Last fall I came up with a ritual that my husband and I could do with our kids during dinner every night. I called it, “What made me happy about my day.” While eating we would all go around the table and share one thing that made us happy about our day. The point was to highlight and focus on the good in our lives.
Before long this ritual was commonplace and we would take turns going first, making family dinners that much more communal. When we had guests we invited them into our happy circle.
We enjoy hearing the different things that come to mind and how “What made me happy about my day” altered from day-to-day. When we traveled we offered our ritual as a suggestion to whoever we were dining with. By and large, “What made me happy about my day” was a crowd-pleaser. Quick and easy, yet just enough to uplift anyone sitting around the table.
Sometimes “What made me happy about my day” was sentimental, like doing something special with a loved one. Sometimes “What made me happy about my day” was light-hearted or funny. One night we had hotdogs for dinner and my cousin said, “What made me happy about my day is that you have two kinds of mustard at your house.”
Since opening up about living with a mental illness, it came to my attention that while it is important to focus on the happy, perhaps it is equally important to acknowledge the sad or the anger or the fear that we all encounter. We don’t have to let the bad overrule the good, but we mustn’t deny its existence.
Until recently I viewed mental illness as a bad thing so I didn’t talk about it. On top of that, I’ve struggled about what to do with negative emotions my whole life. Not wanting to bring others down or be vulnerable about my personal problems, I fell into an unhealthy trap of burying my emotions if they didn’t sparkle or shine. When it came to mental illness, I buried extra deep.
One of the many lessons I have learned about my experiences leading up to being diagnosed with a bipolar disorder and the denial I lived in after the diagnosis is that, mental illness or no mental illness, you can’t hide from the bad in your life by sugar-coating it with the good.
Last week as my family and I sat around the dinner table doing “What made me happy about my day,” a thought struck me. Shouldn’t we also have an opportunity to give voice to anything that didn’t make us happy about our day?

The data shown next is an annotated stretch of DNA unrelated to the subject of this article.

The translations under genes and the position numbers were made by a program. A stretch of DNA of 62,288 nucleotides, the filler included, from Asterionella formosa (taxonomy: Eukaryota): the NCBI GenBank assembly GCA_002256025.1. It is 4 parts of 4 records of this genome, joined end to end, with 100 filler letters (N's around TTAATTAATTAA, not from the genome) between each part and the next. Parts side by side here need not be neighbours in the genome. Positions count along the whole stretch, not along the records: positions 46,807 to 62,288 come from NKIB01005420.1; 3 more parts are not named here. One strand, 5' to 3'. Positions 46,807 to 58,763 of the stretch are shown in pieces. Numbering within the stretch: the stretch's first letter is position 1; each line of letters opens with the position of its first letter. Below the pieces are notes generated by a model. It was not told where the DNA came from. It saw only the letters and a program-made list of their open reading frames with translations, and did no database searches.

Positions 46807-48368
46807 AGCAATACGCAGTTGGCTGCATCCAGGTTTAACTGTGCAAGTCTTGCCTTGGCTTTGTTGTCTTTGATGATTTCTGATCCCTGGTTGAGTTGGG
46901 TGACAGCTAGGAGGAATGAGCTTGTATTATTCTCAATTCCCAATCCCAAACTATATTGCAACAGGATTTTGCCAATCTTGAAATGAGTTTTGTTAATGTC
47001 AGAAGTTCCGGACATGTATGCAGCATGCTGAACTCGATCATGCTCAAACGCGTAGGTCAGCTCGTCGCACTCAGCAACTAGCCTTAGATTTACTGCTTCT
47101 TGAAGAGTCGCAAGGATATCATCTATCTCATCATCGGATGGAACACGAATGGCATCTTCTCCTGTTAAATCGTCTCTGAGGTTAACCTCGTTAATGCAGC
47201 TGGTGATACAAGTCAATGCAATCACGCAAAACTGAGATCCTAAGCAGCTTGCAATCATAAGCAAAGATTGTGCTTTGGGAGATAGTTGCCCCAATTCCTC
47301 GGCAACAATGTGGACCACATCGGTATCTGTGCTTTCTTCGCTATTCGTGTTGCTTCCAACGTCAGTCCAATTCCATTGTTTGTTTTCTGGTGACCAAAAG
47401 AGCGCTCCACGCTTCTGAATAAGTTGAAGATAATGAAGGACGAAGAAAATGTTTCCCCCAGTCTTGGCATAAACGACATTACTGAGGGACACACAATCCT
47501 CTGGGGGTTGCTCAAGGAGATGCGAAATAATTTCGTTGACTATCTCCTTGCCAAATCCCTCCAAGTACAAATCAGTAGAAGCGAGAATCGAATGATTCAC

Because really, by only highlighting and focusing on the good we aren’t giving any un-happy emotions a chance for discussion. What an opportune time, sitting around the table together, to give our kids an early warning sign that not everything will make them happy about their day. What an opportune time to start early conversations about how to identify and talk about those emotions — especially in a safe zone — and help them work through problems.
At three and five my kids are too young to understand the complexities of emotional intelligence. Further, they are living the dream right now with a roof over their head, popsicles in the freezer, and a swimming pool down the street. But the simplicity of childhood woes like who lost at Candy Land or who didn’t get to push the button on the garage door opener will make way for bigger problems as they grow.
Not talking about my struggles with mental illness due to stigmas did not serve me well. I don’t want my children to bury their emotions or problems the way I did. I want to teach them how to let “What made me happy about my day” trump the bad — and to know that some days are just good — but I’ll be hard pressed not to give them opportunities to talk about what didn’t make them happy about their days.
“Start ’em young!” we say about teaching kids the important things in life. Teaching my kids how to express their emotions, starting at the kitchen table, I hope will serve them well as they grow.
Otherwise how will they ever truly be able to appreciate the fact that we have two different types of mustard at our house? How will they ever truly eat a hot dog in peace?